So far, the discussion has centered on resources available within a one year time frame to cover losses assumed to occur over that time. It is important to recognize however, that the Fed also has a strong ability to generate future income. That is, although current resources might be inadequate to cover losses in a given year, FRB future income generation potential or “franchise” value, would permit it to cover a significant capital shortfall over time without the need to change its policy path. To obtain a hypothetical balance sheet measure of this future income potential, one may consider the present discounted value of an infinite stream of profits amounting to the current 5 year average profit of $30.7 billion per year, discounted by, say, 3 percent. This yields an “asset” valued at over $1 trillion. This hypothetical addition to balance sheet capital may be thought of intuitively as the annuity value of the FRB’s seignorage monopoly.

Coping with a scenario involving one-time losses on the order of $200 billion on a portion of the FRB asset portfolio would entail a decline in FRB capital of approximately $170 billion assuming the other earnings in Table 10 and if none of the “other reserves” discussed above were available or utilized.49 To return to positive equity of $45 billion would then require roughly the retention of all profit during the next 6 years. However, it can legitimately be questioned whether the underlying assumptions on earnings and banknote issuance would hold in a truly catastrophic scenario.

As mentioned above, U.S. banknote demand appears to rise during periods of foreign economic turmoil which may be associated with a “dark” U.S. financial scenario. This correlation appears to have returned in 2008 which witnessed the highest growth rate in banknote demand since 2001. Estimates suggest strong banknote demand from Latin America, Eastern Europe and the United States, particularly in the second half of the year.50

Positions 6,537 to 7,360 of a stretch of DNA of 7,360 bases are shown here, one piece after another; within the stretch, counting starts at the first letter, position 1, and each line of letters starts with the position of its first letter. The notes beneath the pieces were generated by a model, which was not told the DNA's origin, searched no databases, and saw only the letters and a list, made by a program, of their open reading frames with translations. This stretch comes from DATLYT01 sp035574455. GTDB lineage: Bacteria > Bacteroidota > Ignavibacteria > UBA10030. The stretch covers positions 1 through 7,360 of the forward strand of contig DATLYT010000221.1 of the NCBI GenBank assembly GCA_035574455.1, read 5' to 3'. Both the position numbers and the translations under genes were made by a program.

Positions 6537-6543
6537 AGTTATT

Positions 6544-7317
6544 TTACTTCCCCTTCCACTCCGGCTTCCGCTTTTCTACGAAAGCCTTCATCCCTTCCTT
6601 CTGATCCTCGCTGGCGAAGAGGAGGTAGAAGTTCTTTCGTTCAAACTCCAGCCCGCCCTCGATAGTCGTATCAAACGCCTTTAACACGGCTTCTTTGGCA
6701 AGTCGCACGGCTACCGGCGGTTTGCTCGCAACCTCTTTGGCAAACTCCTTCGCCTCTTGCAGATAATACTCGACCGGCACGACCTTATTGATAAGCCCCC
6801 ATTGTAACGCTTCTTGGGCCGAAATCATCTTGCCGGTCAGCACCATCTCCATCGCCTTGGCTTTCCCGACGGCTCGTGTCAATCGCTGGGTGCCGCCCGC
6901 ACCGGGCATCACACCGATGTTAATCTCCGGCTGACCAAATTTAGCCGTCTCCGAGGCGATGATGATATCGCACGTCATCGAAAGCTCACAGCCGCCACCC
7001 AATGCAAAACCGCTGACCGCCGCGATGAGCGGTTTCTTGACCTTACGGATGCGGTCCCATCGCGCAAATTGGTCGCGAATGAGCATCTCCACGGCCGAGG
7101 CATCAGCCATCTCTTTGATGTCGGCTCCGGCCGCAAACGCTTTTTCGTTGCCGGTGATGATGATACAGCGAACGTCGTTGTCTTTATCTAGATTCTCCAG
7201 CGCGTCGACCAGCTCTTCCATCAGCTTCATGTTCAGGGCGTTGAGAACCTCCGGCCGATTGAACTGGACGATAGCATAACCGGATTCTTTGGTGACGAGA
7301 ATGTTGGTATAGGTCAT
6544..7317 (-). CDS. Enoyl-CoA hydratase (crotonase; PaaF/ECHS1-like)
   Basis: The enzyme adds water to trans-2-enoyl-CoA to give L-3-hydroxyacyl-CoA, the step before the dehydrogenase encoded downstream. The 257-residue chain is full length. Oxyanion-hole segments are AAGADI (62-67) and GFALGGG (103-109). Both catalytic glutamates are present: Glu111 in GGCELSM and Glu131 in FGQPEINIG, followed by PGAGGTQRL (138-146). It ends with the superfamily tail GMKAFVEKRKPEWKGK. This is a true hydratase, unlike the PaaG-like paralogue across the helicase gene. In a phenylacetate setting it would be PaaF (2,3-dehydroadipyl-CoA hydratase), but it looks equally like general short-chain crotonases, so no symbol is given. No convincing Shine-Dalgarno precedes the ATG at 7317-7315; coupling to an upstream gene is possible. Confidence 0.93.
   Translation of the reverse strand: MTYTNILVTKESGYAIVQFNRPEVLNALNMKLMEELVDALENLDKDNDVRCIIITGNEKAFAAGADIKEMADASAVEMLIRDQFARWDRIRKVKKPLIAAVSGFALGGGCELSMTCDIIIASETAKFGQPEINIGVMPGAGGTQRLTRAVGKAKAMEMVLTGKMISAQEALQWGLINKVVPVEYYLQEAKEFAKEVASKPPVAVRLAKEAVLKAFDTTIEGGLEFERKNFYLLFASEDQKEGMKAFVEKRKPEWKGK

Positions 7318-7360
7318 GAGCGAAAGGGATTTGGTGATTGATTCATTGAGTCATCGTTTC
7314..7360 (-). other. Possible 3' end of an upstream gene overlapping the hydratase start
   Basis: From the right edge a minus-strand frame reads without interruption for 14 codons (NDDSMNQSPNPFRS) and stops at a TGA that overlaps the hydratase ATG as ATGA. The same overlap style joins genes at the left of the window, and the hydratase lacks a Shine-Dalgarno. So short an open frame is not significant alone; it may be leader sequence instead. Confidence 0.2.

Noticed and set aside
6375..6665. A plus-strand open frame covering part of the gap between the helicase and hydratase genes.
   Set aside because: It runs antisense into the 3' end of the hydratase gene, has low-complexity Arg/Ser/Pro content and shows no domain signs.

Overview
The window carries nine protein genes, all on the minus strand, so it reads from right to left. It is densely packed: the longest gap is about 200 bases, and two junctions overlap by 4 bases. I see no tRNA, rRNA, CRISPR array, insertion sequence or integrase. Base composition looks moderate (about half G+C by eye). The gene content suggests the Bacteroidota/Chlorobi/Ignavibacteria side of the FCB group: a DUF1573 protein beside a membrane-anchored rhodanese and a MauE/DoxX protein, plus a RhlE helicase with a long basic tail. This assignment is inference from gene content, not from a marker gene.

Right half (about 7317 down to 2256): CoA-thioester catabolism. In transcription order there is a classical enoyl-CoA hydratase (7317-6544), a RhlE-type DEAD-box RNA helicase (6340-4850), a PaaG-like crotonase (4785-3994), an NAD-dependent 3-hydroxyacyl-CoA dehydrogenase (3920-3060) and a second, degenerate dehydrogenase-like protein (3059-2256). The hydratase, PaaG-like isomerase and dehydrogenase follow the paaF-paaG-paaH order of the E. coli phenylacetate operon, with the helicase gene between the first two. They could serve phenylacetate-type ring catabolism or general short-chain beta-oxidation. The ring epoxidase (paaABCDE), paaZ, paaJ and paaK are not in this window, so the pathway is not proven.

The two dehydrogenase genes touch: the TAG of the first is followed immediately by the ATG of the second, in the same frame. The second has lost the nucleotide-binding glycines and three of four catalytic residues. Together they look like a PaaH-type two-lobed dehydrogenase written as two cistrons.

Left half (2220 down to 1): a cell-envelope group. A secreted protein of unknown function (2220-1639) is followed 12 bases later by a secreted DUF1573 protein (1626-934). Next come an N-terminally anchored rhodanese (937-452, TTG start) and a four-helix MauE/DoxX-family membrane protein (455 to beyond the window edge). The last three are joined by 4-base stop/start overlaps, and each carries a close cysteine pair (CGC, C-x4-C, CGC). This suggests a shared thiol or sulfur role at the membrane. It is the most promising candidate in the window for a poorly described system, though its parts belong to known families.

As to the question whether future earnings could be assumed in a dark scenario, readers may be interested in an examination of the Fed balance sheet and earnings profile before and after the Great Depression, which is presented in Appendix I. In one of many ironies connected with the Great Depression, the FRB performed “well” financially but only because they took no balance sheet risk. In fact, bills purchased outright and bills discounted—which at the time was virtually the only form of FRB credit to the private sector, fell from 1 percent of GDP in 1929 to virtually zero in 1934 (see Figure 24). Although the balance sheet did expand sharply during the Great Depression it was driven by an accumulation of government securities and gold..."

[Mrt: Notice the attached picture]


The idea of assigning a different governance structure to different functional roles is new neither in the United States nor in other countries and might be considered an evolutionary rather than revolutionary change.

In the United States, the powers exercised under the Gold Reserve Act of 1934 to manage the U.S. foreign reserves are shared by the U.S. Treasury and the Federal Reserve.60 Monetary policy authority is also shared between two governance structures. The FOMC determines the policy rate and directs open market operations while the Board of Governors has the authority to set required reserves and authorize changes in the discount rate. Authority granted the Fed under the FRA under section 13.3 is further refined: “in unusual and exigent circumstances” to provide discounts to individuals, partnerships and corporations, requires “...the affirmative vote of not less than five [out of seven] Board members....”61 Similarly, the European System of Central Banks, Argentina, Chile, Costa Rica, Korea and the Philippines require a super majority vote to authorize extraordinary or emergency central bank operations.
In Japan, BoJ emergency lending must be approved by the Prime Minister and the Minister of Finance. In Thailand, both the Bank of Thailand Financial Institutions Policy Board and the Cabinet must approve emergency lending. Such operations must be approved in Jordan by both the central bank board and the Council of Ministers. In both Korea and the Philippines, the Monetary Policy Board, not the general board, holds power in an emergency.